On Tue, Oct 28, 2008 at 08:41:31PM -0700, Carl wrote: > Jeremy Chadwick said: >>> ad6: FAILURE - READ_DMA status=51<READY,DSC,ERROR> >>> error=40<UNCORRECTABLE> LBA=134802751 >> >> Are you sure you don't have a bad hard disk? This looks to be like a >> classic block/sector failure. > > I hadn't realized that a bad block would manifest itself with a message > about DMA. Seems like such semantics would be a little obscure to most > users, apparently including me.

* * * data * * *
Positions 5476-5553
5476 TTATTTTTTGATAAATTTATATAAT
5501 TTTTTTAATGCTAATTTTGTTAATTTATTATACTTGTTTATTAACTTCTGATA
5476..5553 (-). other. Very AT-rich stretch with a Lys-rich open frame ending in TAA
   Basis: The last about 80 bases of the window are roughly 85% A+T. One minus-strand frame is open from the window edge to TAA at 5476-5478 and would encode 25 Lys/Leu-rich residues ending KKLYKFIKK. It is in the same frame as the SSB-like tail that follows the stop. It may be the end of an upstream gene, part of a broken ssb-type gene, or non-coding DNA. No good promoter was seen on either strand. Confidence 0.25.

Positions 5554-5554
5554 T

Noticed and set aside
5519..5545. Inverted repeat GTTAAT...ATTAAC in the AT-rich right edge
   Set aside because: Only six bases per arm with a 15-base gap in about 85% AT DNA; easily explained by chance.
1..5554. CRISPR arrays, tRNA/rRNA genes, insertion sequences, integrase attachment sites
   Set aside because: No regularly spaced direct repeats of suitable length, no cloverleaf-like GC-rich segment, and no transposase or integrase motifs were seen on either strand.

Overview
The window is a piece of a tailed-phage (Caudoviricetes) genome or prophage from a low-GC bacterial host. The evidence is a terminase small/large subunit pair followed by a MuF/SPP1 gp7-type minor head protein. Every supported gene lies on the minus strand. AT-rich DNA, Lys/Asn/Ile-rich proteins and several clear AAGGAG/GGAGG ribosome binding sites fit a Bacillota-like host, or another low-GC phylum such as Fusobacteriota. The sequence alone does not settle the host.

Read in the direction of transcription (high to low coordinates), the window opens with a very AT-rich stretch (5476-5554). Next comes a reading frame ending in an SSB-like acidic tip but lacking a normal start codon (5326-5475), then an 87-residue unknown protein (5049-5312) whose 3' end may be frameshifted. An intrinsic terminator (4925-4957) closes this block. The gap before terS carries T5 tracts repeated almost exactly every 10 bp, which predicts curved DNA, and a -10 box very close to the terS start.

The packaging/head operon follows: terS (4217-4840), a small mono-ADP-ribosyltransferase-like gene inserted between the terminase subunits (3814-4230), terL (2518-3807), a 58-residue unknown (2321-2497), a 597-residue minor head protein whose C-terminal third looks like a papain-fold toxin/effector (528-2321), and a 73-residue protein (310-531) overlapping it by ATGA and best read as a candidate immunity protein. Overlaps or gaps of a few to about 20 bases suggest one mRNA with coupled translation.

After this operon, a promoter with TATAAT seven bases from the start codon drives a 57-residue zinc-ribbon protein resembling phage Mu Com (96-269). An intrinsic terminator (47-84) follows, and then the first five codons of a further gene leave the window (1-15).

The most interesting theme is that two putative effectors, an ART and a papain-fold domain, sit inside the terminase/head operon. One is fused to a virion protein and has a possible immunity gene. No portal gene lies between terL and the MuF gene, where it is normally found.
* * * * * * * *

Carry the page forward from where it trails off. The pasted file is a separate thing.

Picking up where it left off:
Do not let the term "DMA" confuse you -- the operation was a read operation, and DMA is used to do the transfer of data between disk/controller/local memory. You might see things like "READ_DMA48" and "WRITE_DMA48", which just indicate that 48-bit LBA addressing mode is in use when attempting the operation. For sake of comparison, you should see what Linux and Solaris do. For example, when a disk falls off the bus (silently) on a Linux machine using ext3fs, all I've ever seen is continual spewing of "ext3fs journal errors" on the console -- absolutely no indication that the disk itself has actually fallen off the bus. With SCSI disks under Solaris, the level of detail you get is perfect -- it's very easy to determine what happened. But in the case of ATA disks, you get more or less something that looks similar to FreeBSD. If you have complaints about the formatting of the output, I would recommend filing a PR for it, or bringing it up with Soren Schmidt ([EMAIL PROTECTED]), author of the ata(4) layer. I will agree with you that some more coherent error messages would be useful. >> So you're saying that the *exact* same READ_DMA error, at the *exact* >> same LBA, is reported on ad4? If so, that's very bizarre. > > No, perhaps I wasn't clear enough. Both instances were on ad6, so far. Then that makes ad6, or something specific to ad6, the culprit. >> Can you please provide the output from the following commands? > > See end of message. Let me know if you then want more (in- or out-of-band). > > Having now installed smartmontools, you can see below that I ran it for > both ad4 and ad6. Sure enough, ad6 has logged 2 READ DMA errors - does > that make this a definitive bad disk then? I'll have to look at the output. See below. > Should I not be worried about ad4 too? Those Raw_Read_Error_Rate and > Seek_Error_Rate numbers should be zero or very close to it, shouldn't > they? I don't know how to interpret what I'm seeing in that output, so > I'd appreciate any insight. Should I be returning both disks for > warranty claims (they're both very recently purchased)? As you've admitted, the problem is that most people don't know how to interpret SMART data, and start "freaking out" over things which are normal. People focus on the RAW values, which for many attributes is the wrong thing to look at. For example, on Seagate disks, a insanely high Raw_Read_Error_Rate and Seek_Error_Rate means absolutely nothing; it's normal. But with another vendor, it might actually be accurate. Welcome to one of the problems with SMART: the specification does not state what format the raw data must be in. Seagate chooses to encode some raw data for some SMART attributes in a custom format. The format is not publicly documented. This is why you have to go off of the adjusted values shown in VALUE/WORST/THRESH. "How am I supposed to know all of this?!" You aren't -- it comes with experience. > Is there anything I should know about this model of hard disk with > regards to being known for problems? Also, is there a good test I can > perform to hopefully flush out any problems before I put this thing into > service? I'm confused: what gives you the impression there's a problem with *this model* of hard disk? I've seen no evidence presented that indicates such. What makes you ask that question? None of us here work at Seagate, so even if there was a known problem with this specific model of disk, we wouldn't know. For all we know, there could be little 3mm tall terrorists dancing on the platters, ready to leap out at any moment and stab us! :-) Please keep something in mind: just because you have brand new hard disks *does not* guarantee they're free of errors. I have seen hundreds of "brand new" hard disks fail right out of the box, including SCSI disks (which people, for some reason, think are "less likely to have this problem" simply because they cost more money). I deal with this situation on a daily basis at work, believe it or not. > # vmstat -i Interrupts look fine; I was looking for anything that might indicate an absurdly high rate. atacontrol cap output looks fine too, nothing weird or out of the ordinary (I wasn't expecting anything to show up here, but I did want to get an idea if the disks were truly SATA300 or not). Let's take a look at the SMART data. > # smartctl -a /dev/ad4 > > ID# ATTRIBUTE_NAME FLAG VALUE WORST THRESH TYPE UPDATED > WHEN_FAILED RAW_VALUE > 1 Raw_Read_Error_Rate 0x000f 117 099 006 Pre-fail Always > - 158643744 > 3 Spin_Up_Time 0x0003 092 091 000 Pre-fail Always > - 0 > 4 Start_Stop_Count 0x0032 100 100 020 Old_age Always > - 108 > 5 Reallocated_Sector_Ct 0x0033 100 100 036 Pre-fail Always > - 0 > 7 Seek_Error_Rate 0x000f 064 060 030 Pre-fail Always > - 2921473 > 9 Power_On_Hours 0x0032 100 100 000 Old_age Always > - 499 > 10 Spin_Retry_Count 0x0013 100 100 097 Pre-fail Always > - 0 > 12 Power_Cycle_Count 0x0032 100 100 020 Old_age Always > - 108 > 184 Unknown_Attribute 0x0032 100 100 099 Old_age Always > - 0 > 187 Reported_Uncorrect 0x0032 100 100 000 Old_age Always > - 0 > 188 Unknown_Attribute 0x0032 100 099 000 Old_age Always > - 65540 > 189 High_Fly_Writes 0x003a 100 100 000 Old_age Always > - 0 > 190 Airflow_Temperature_Cel 0x0022 071 069 045 Old_age Always > - 29 (Lifetime Min/Max 23/31) > 194 Temperature_Celsius 0x0022 029 040 000 Old_age Always > - 29 (0 20 0 0) > 195 Hardware_ECC_Recovered 0x001a 039 019 000 Old_age Always > - 158643744 > 197 Current_Pending_Sector 0x0012 100 100 000 Old_age Always > - 0 > 198 Offline_Uncorrectable 0x0010 100 100 000 Old_age Offline > - 0 > 199 UDMA_CRC_Error_Count 0x003e 200 200 000 Old_age Always > - 0 All of the attributes here look good. To get an update on Attribute 198, you'd need to run a short offline test ("smartctl -t short /dev/ad4"). You can safely do this while the disk is in use; don't let the word "offline" make you think the disk disappears. You can watch the status using smartctl -a, and once its finished, you can compare the old value to the new. I'm willing to bet it remains zero. The temperature also looks good (29C). Additionally, the SMART error log for this disk looks fine; no signs of errors. I would say ad4 is in perfect shape. > # smartctl -a /dev/ad6 > > ID# ATTRIBUTE_NAME FLAG VALUE WORST THRESH TYPE UPDATED > WHEN_FAILED RAW_VALUE > 1 Raw_Read_Error_Rate 0x000f 116 100 006 Pre-fail Always > - 106947042 > 3 Spin_Up_Time 0x0003 092 091 000 Pre-fail Always > - 0 > 4 Start_Stop_Count 0x0032 100 100 020 Old_age Always > - 108 > 5 Reallocated_Sector_Ct 0x0033 100 100 036 Pre-fail Always > - 2 > 7 Seek_Error_Rate 0x000f 061 060 030 Pre-fail Always > - 1376532 > 9 Power_On_Hours 0x0032 100 100 000 Old_age Always > - 499 > 10 Spin_Retry_Count 0x0013 100 100 097 Pre-fail Always > - 1 > 12 Power_Cycle_Count 0x0032 100 100 020 Old_age Always > - 108 > 184 Unknown_Attribute 0x0032 100 100 099 Old_age Always > - 0 > 187 Reported_Uncorrect 0x0032 098 098 000 Old_age Always > - 2 > 188 Unknown_Attribute 0x0032 100 100 000 Old_age Always > - 0 > 189 High_Fly_Writes 0x003a 100 100 000 Old_age Always > - 0 > 190 Airflow_Temperature_Cel 0x0022 071 069 045 Old_age Always > - 29 (Lifetime Min/Max 23/31) > 194 Temperature_Celsius 0x0022 029 040 000 Old_age Always > - 29 (0 19 0 0) > 195 Hardware_ECC_Recovered 0x001a 038 018 000 Old_age Always > - 106947042 > 197 Current_Pending_Sector 0x0012 100 100 000 Old_age Always > - 2 > 198 Offline_Uncorrectable 0x0010 100 100 000 Old_age Offline > - 2 > 199 UDMA_CRC_Error_Count 0x003e 200 200 000 Old_age Always > - 0 And here we see the core of the problem. :-) Attribute 5 shows the disk has reallocated two sectors (meaning, it detected two sectors were bad, and reallocated them). This is hard evidence of bad blocks on the disk. Attribute 10 indicates that there was one incident of the disk failing to spin up properly, and had to re-initiate spinning up of the drive. Why/how this happened is unknown, but at least it's not a huge number. One incident is probably nothing to worry about. I'm not completely sure what Attribute 187 represents, but it very likely is directly related to Attribute 5. Attributes 197 and 198 indicate a bigger problem: the two bad sectors described earlier **have not** been corrected or remapped. This is bad. I'll explain a bit how SATA disks deal with bad sectors. First and foremost, straight out of the factory there's a pre-defined list of physically bad sectors on the disk. These sectors are never accessed by the drive, and the manufacturer (Seagate) is the one who creates that list. It's 100% normal; SCSI disks have the same thing (physical defect list vs. grown defect list). SATA disks also have a certain amount of pre-allocated "spare sectors" that the disk can use for transparent remapping. When I say transparent, I mean the OS never gets told of what's going on behind the scenes. Say the drive attempts to write some data, and the firmware on the drive notices that one of the sectors has a problem. The drive will, unknown to the OS, say "okay lets not use that one, mark it bad, and instead use one from the spare pool". But there's only so many spares... As far as I know, SMART **does not** log transparent sector remaps. When the OS starts seeing errors due to bad sectors, it means the pre-allocated "spare sector" pool has been exhausted. SMART also reflects this condition. What you see above is a classic example of a hard disk with a growing number of bad sectors. There are *definitely* other bad sectors on the disk which the drive has remapped on its own, but things are getting worse. As for the SMART error log -- what you see there is a direct result of the two bad sectors. Remember, block != sector, which is why you see two error entries for the same LBA (there are probably two sectors next to one another which make up part of the block). Advice is simple: replace this hard disk. I highly recommend you do an "advanced replacement" RMA, assuming Seagate offers it, where the manufacturer sends you a new/refurbished drive first. They'll need a credit card number (in the case you don't ship them the bad disk within 30 days, they charge you $$). Hope this helps. -- | Jeremy Chadwick jdc at parodius.com | | Parodius Networking http://www.parodius.com/ | | UNIX Systems Administrator Mountain View, CA, USA | | Making life hard for others since 1977. PGP: 4BD6C0CB | _______________________________________________ email@example.com mailing list http://lists.freebsd.org/mailman/listinfo/freebsd-questions To unsubscribe, send any mail to "[EMAIL PROTECTED]"